James MacSwain, Ex Lib­ris

The Coast - - ARTS - —Mollie Cronin

To Novem­ber 25 Her­mes Gallery, 5682 North Street

There is a chil­dren’s game called Ex­quis­ite Corpse, which is much less grue­some than the name sug­gests: A piece of pa­per is folded three times and play­ers take turns draw­ing the head, torso and legs of a fig­ure, to cre­ate a weird and funny Franken­stein’s mon­ster.

Though far more com­plex in their struc­ture, James MacSwain’s col­lages have a sim­i­lar ef­fect. With ref­er­ences pulled from books on an­cient Egypt, craft his­tory and chil­dren’s lit­er­a­ture, in Ex Lib­ris MacSwain com­poses strange worlds in his pa­per dioramas, col­laged por­traits and ac­cor­dion books.

Stand­ing up by the grace of the weight of their own sturdy pa­per, MacSwain weaves ma­gi­cians, devils and queens into cu­ri­ous worlds. It’s as though he has cracked open a book and peeled away the words from a com­pli­cated story, leav­ing us with the un­rav­elled, messy vis­ual soup be­neath them.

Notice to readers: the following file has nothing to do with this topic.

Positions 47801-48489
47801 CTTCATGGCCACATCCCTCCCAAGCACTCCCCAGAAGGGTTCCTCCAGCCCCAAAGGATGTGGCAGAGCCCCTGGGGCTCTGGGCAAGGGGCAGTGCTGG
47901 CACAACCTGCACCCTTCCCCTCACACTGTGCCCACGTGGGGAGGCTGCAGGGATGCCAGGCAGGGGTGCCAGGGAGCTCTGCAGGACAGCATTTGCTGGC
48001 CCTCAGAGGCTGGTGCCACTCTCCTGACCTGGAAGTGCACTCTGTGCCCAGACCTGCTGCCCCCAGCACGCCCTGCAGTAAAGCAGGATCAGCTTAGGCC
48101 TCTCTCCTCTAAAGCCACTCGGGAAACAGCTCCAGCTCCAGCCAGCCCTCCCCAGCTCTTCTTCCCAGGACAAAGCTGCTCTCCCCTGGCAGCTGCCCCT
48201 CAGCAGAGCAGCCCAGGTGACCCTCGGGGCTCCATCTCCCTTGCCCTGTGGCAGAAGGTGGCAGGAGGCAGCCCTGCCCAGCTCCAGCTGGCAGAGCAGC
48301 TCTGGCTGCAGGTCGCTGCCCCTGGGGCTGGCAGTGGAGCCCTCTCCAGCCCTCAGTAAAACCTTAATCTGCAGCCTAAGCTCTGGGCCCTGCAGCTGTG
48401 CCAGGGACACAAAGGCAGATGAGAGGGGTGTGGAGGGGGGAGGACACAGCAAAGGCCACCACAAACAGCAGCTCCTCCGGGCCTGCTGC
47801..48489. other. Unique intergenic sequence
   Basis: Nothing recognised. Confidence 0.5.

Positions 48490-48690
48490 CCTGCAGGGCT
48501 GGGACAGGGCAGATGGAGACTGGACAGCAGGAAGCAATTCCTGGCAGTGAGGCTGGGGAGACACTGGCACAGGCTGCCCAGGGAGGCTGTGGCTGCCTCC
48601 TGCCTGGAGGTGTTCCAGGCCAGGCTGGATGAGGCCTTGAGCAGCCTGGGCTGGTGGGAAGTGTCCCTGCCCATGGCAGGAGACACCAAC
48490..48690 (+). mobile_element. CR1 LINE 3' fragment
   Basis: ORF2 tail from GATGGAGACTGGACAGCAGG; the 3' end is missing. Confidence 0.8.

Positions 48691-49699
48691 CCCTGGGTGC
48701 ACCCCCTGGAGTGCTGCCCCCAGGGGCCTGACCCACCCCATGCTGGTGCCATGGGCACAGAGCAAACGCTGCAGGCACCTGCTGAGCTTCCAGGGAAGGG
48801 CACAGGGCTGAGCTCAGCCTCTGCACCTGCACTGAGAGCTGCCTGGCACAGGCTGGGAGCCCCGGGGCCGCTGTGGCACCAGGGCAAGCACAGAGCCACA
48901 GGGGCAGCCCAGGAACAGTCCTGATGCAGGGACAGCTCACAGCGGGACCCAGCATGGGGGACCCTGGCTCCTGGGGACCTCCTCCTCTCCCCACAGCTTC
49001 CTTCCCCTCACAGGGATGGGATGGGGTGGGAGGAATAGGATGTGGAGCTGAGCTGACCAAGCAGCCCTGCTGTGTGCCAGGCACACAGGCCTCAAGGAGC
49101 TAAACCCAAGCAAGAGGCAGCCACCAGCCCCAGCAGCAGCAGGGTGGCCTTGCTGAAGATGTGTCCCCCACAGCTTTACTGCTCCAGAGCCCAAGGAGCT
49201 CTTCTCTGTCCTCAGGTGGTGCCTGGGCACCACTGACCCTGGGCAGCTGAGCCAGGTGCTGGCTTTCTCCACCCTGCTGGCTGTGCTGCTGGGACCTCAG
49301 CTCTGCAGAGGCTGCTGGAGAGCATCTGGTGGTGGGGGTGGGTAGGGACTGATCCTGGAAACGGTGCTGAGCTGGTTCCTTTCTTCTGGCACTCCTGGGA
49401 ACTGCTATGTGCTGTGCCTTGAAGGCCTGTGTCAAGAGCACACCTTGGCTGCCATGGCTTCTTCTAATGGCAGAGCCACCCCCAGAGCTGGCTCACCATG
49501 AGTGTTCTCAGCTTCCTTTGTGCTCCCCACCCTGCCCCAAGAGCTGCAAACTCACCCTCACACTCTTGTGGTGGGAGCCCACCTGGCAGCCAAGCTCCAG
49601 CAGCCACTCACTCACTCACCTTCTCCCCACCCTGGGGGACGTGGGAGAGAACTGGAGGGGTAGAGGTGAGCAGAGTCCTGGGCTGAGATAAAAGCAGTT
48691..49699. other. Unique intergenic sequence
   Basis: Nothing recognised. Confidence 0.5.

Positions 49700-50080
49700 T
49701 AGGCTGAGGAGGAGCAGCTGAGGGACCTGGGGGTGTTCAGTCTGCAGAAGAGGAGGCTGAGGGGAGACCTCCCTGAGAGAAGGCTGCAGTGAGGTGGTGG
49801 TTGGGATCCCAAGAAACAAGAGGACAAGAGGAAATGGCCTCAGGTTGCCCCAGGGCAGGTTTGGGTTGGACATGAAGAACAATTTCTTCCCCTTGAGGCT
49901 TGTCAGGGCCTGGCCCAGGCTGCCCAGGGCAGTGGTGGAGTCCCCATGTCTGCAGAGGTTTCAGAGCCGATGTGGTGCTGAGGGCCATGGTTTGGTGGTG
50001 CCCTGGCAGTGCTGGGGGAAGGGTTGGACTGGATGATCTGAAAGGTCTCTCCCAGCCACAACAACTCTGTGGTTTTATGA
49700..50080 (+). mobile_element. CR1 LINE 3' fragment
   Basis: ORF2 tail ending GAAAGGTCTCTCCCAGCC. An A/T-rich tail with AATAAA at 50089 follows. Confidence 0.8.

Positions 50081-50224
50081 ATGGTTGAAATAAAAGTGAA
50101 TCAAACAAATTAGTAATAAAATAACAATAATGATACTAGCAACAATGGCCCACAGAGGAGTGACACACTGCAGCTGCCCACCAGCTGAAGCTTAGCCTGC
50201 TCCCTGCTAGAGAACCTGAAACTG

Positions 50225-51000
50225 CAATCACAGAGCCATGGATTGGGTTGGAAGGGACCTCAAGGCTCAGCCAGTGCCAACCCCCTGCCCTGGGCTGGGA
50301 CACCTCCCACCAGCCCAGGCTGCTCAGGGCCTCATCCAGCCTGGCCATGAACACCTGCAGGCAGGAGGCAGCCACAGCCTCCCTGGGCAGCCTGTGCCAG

MacSwain is in­ter­ested in the book as an ob­ject and plays with the ma­te­ri­al­ity of pa­per and ink. Con­structed of pa­per and card, his works feel dense and richly coloured, some­where be­tween book and sculp­ture. The col­laged fig­ures in these scenes—cherub freefalling with div­ing air­planes, stained glass saints and nude ac­tors wear­ing gi­ant masks —call to mind how pre­cious we con­sider books, for we worry that these may have been cut from beau­ti­ful books, like teen stars from mag­a­zines.

While quotes from Lewis Car­roll writ­ten in vinyl on the gallery’s bench re­mind us of child­hood clas­sics, MacSwain’s por­traits are often of more adult fare: Com­posed of in­di­vid­ual printed pho­tos, they in­clude shots of friend’s crotches and half-naked drag queens sprawled across the gallery wall. But where they ven­ture into the bawdy, MacSwain’s works also hold onto a child­hood fas­ci­na­tion with books. Af­ter all, from games to books, the best artists al­ways re­mem­ber what it was like to be a child.


“The Ghost of a Flea, Homage to William Black,” pa­per, matt board, ac­etate and glue, 2006.

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